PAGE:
BREAK ‘EM UP Reason #3: The U.S. Bankruptcy Code Was Changed to Favor Derivatives Over Loans

By Emily Eisenlohr | June 12, 2017

A law passed during the height of the bubble in 2005 altered the treatment of derivatives in the U.S. Bankruptcy Code to greatly favor derivatives counterparties over other creditors. The law’s title was, ironically, “The Bankruptcy Abuse Prevention and Consumer Act of 2005”. Bankruptcy law had been designed to rehabilitate debtors while protecting creditors. The…

BREAK ‘EM UP Reason #2: Dodd-Frank’s Resolution Authority is Too Little Too Late

By Emily Eisenlohr | June 12, 2017

After passing Dodd-Frank, Congressional leaders claimed both “no more bailouts” and that Dodd-Frank’s “resolution authority” was a primary tool in solving “too big to fail”. These two claims are polar opposites. The former states there will be no further government bailouts of big banks, and the latter involves strengthening the government’s ability to do just…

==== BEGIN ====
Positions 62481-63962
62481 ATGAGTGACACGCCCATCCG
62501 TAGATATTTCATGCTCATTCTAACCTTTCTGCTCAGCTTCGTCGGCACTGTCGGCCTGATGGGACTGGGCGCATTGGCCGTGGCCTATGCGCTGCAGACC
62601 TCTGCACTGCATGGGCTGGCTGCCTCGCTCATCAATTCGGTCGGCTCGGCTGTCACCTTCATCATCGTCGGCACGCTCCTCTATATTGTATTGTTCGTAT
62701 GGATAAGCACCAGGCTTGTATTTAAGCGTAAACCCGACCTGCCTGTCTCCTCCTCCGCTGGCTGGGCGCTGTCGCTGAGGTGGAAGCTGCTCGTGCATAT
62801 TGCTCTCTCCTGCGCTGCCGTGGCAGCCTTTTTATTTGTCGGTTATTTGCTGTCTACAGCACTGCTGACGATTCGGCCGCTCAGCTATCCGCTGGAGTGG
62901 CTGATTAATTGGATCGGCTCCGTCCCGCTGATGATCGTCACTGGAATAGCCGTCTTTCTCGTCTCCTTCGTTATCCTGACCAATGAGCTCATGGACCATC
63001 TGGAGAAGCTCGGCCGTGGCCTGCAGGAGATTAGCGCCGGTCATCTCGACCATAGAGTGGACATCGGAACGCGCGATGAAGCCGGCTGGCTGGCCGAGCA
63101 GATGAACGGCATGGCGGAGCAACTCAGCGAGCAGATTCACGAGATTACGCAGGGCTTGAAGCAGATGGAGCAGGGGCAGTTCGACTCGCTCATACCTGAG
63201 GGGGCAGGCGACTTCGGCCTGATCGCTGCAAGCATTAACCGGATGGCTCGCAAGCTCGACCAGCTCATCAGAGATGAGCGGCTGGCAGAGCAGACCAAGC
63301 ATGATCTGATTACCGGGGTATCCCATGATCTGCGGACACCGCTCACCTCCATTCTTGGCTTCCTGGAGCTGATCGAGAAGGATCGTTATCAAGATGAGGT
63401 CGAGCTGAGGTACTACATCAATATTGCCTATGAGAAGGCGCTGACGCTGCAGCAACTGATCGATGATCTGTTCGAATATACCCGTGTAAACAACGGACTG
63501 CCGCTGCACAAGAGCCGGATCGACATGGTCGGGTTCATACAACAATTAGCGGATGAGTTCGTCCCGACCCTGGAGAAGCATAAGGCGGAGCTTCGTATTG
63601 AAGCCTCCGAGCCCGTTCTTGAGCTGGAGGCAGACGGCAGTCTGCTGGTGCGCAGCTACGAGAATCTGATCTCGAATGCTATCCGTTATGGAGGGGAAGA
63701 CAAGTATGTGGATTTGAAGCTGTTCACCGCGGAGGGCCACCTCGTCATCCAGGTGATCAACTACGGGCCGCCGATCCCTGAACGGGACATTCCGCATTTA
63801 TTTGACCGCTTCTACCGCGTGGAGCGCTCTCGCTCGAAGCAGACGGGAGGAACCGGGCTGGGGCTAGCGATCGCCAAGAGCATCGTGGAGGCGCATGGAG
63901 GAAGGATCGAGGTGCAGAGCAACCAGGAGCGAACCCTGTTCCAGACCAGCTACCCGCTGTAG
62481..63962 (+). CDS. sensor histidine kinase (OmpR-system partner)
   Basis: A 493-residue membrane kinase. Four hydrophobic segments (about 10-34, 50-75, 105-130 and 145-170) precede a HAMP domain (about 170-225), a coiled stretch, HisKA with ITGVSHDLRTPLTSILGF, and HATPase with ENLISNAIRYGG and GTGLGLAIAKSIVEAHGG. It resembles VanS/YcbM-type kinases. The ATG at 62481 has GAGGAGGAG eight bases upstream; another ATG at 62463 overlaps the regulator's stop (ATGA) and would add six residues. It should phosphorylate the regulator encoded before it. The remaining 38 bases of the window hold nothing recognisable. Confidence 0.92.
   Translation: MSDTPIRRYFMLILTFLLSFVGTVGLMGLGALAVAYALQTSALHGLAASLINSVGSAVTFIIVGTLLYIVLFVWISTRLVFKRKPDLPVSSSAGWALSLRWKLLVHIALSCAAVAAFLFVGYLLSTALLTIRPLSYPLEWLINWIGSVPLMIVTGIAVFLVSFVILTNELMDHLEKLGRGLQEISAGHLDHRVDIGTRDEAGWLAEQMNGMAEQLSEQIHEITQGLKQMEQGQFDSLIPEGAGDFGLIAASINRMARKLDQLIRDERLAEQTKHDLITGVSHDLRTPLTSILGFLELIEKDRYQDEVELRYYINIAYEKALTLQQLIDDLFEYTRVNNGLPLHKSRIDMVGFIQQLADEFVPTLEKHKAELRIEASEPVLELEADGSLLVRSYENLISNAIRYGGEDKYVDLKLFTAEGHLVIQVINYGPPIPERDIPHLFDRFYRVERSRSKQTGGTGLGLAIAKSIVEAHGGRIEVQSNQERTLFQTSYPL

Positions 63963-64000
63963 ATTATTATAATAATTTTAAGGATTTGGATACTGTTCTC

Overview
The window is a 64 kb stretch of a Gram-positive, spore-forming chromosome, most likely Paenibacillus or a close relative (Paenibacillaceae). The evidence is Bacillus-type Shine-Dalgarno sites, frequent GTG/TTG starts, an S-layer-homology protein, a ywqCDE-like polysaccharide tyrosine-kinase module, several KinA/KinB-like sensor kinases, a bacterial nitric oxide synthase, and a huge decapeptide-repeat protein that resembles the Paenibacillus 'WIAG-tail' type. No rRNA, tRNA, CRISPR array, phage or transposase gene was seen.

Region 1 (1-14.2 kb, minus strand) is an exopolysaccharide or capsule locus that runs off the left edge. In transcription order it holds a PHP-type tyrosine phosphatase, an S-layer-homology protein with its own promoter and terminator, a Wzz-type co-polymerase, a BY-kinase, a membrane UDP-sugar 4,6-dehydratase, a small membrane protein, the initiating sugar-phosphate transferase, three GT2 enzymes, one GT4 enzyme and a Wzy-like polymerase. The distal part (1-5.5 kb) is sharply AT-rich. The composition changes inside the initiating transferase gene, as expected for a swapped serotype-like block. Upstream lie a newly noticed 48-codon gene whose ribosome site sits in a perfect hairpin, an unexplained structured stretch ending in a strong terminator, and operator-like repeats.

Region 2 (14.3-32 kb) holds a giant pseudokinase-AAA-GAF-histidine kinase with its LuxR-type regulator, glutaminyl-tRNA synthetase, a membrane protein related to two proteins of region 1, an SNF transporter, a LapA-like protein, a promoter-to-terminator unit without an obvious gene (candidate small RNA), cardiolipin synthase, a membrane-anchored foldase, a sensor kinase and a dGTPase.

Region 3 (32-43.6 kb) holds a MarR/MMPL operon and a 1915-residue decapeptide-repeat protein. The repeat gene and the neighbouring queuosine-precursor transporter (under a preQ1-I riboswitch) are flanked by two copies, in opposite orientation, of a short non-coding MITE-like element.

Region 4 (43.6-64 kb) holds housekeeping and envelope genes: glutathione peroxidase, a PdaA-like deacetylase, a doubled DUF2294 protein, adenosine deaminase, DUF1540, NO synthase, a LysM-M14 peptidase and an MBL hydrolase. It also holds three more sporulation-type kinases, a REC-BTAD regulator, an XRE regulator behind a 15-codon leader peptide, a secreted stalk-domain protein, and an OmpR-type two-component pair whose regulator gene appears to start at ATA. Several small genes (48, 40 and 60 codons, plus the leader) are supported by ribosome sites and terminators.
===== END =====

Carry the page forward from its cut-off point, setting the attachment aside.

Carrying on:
BREAK ‘EM UP Reason #1: Dodd-Frank Suffocates Both Commercial and Investment Banking

By Emily Eisenlohr | June 12, 2017

Congress may have removed Glass-Steagall barriers for all engaged in banking, but it sure didn’t create an even playing field. In fact, legislation in 1999 and 2008 suffocated two key financial sectors: investment banking and commercial banking. Comparing two giants from each sector — JPMorgan Chase and Goldman Sachs — shows how. Humans set the…

Are You a Bank Analyst or Do You Know One?

By Emily Eisenlohr | June 6, 2017

Are you a bank analyst, or do you know one? I have created a link, below, to a model I built in 2011 after the passage of Dodd-Frank. Based on regulatory filings of the banks on the Fed’s Top Fifty Bank Holding Companies list, mentioned from time to time in my blog posts. I was…

Dodd-Frank’s “Resolution Authority”: Not Too Little. Just Too Late.

By Emily Eisenlohr | September 22, 2016

TBTF bank CEOs were quick to support the Dodd-Frank “resolution authority”, stating that banks should be allowed to fail. This was a game. Dodd-Frank clarified and strengthened the ability of the government to bail out failing banks. When systemic banks fail, the whole system goes down, as we saw in 2008. If the intent is…

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